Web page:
- By Emily TamkinEmily Tamkin is a staff writer at Foreign Policy. She writes for FP’s The Cable, a real-time take on the news in Washington and the wider world. She has been at FP since the fall of 2016, before which she was an associate editor at New America, a nonpartisan think tank in Washington. She has a B.A. in Russian literature from Columbia University, an M.Phil. in Russian and East European studies from the University of Oxford, and studied Soviet dissidence in archival centers in Moscow, Tbilisi, and, on a Fulbright, in Bremen — all of which means that at FP, she writes when she can on Russia and Central and Eastern Europe.
Tuesday night saw very little good news for Hillary Clinton and U.S. Democrats, but it did have a silver lining for Catherine Cortez Masto. She just became the first Latina senator in U.S. history.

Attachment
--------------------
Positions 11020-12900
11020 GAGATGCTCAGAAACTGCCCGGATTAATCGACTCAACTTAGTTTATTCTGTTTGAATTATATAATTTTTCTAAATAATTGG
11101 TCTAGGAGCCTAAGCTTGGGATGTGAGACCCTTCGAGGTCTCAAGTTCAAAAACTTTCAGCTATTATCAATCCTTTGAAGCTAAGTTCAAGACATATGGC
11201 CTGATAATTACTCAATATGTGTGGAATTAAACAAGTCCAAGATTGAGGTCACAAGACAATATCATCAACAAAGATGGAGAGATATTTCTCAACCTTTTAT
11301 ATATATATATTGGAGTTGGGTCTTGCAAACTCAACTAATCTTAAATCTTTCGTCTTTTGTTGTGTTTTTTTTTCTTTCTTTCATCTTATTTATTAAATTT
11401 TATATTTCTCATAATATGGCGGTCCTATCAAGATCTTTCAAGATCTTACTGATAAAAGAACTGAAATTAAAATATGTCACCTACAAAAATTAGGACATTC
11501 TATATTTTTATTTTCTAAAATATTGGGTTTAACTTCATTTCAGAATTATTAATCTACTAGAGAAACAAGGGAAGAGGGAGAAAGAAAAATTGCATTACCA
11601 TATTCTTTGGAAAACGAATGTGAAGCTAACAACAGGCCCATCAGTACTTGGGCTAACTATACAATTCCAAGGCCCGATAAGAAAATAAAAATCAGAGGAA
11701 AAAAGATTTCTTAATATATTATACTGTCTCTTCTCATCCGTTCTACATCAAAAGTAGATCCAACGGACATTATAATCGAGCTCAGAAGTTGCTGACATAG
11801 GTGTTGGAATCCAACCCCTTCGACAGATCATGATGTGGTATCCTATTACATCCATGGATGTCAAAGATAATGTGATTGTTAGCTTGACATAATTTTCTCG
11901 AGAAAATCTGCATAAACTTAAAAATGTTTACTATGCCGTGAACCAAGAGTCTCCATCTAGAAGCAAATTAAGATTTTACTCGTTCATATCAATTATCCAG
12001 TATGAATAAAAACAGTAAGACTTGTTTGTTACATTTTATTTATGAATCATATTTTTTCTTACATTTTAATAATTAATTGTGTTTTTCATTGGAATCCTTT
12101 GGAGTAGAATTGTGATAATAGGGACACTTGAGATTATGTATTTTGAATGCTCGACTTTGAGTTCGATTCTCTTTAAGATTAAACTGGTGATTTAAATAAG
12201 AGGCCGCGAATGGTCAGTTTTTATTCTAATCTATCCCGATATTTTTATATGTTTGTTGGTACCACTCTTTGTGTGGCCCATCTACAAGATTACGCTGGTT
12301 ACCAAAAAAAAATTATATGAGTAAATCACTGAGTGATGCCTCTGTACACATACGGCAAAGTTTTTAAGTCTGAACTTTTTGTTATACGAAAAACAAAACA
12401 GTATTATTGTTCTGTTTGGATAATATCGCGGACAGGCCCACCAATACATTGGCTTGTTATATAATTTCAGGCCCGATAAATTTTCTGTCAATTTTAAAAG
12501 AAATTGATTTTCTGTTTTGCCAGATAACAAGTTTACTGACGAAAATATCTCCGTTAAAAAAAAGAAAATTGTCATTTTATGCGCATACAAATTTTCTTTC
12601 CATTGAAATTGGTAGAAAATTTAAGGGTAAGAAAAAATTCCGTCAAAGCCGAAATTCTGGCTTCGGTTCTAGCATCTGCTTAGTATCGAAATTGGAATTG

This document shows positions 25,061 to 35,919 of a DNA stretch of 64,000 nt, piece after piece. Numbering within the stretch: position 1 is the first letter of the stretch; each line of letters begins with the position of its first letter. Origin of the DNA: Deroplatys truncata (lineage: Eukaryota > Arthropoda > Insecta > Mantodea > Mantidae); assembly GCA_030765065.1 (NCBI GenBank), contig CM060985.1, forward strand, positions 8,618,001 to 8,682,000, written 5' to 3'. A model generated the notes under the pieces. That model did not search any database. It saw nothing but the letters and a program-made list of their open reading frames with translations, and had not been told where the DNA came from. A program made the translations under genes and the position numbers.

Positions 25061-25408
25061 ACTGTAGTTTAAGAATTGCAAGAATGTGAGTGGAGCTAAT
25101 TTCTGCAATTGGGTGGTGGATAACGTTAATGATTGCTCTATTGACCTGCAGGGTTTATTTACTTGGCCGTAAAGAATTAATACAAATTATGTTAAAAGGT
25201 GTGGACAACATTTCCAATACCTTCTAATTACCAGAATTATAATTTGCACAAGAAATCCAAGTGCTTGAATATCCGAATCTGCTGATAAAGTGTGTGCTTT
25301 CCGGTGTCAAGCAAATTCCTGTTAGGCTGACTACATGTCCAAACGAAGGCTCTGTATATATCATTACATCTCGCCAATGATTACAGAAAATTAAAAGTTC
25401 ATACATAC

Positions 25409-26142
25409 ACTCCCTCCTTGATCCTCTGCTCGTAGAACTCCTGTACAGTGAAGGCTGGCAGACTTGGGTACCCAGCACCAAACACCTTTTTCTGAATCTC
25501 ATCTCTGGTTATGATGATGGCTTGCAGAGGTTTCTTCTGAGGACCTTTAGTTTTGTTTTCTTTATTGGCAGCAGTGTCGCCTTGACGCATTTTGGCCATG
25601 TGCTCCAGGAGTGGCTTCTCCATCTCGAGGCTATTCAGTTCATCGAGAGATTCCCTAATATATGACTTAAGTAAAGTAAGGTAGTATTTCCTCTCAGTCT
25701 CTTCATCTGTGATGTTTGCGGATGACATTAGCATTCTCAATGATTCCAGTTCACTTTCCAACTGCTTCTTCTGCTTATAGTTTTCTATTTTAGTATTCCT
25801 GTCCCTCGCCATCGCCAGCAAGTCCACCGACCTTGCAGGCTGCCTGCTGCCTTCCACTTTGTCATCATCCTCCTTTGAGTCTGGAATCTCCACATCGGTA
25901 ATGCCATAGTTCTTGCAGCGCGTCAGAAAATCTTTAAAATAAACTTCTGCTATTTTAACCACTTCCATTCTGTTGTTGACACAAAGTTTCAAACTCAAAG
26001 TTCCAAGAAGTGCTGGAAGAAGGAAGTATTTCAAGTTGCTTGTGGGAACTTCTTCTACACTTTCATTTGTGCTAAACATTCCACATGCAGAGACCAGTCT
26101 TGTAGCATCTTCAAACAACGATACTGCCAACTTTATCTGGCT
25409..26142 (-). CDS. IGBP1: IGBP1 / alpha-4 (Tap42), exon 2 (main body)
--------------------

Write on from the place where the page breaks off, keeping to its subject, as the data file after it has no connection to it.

The former Democratic state attorney general beat GOP Rep. Joe Heck, Congress’s highest-ranking soldier. Masto, for her part, worked on terrorism and transnational crime as her state’s attorney general.
Heck cited “changing demographics” as the explanation for why the Senate race was so close for so much of the election. Those changing demographics were not enough for many Democrats in much of America on Tuesday.
But in Nevada, they likely helped elect a senator who didn’t break the hardest, highest glass ceiling, but who nevertheless became a first.
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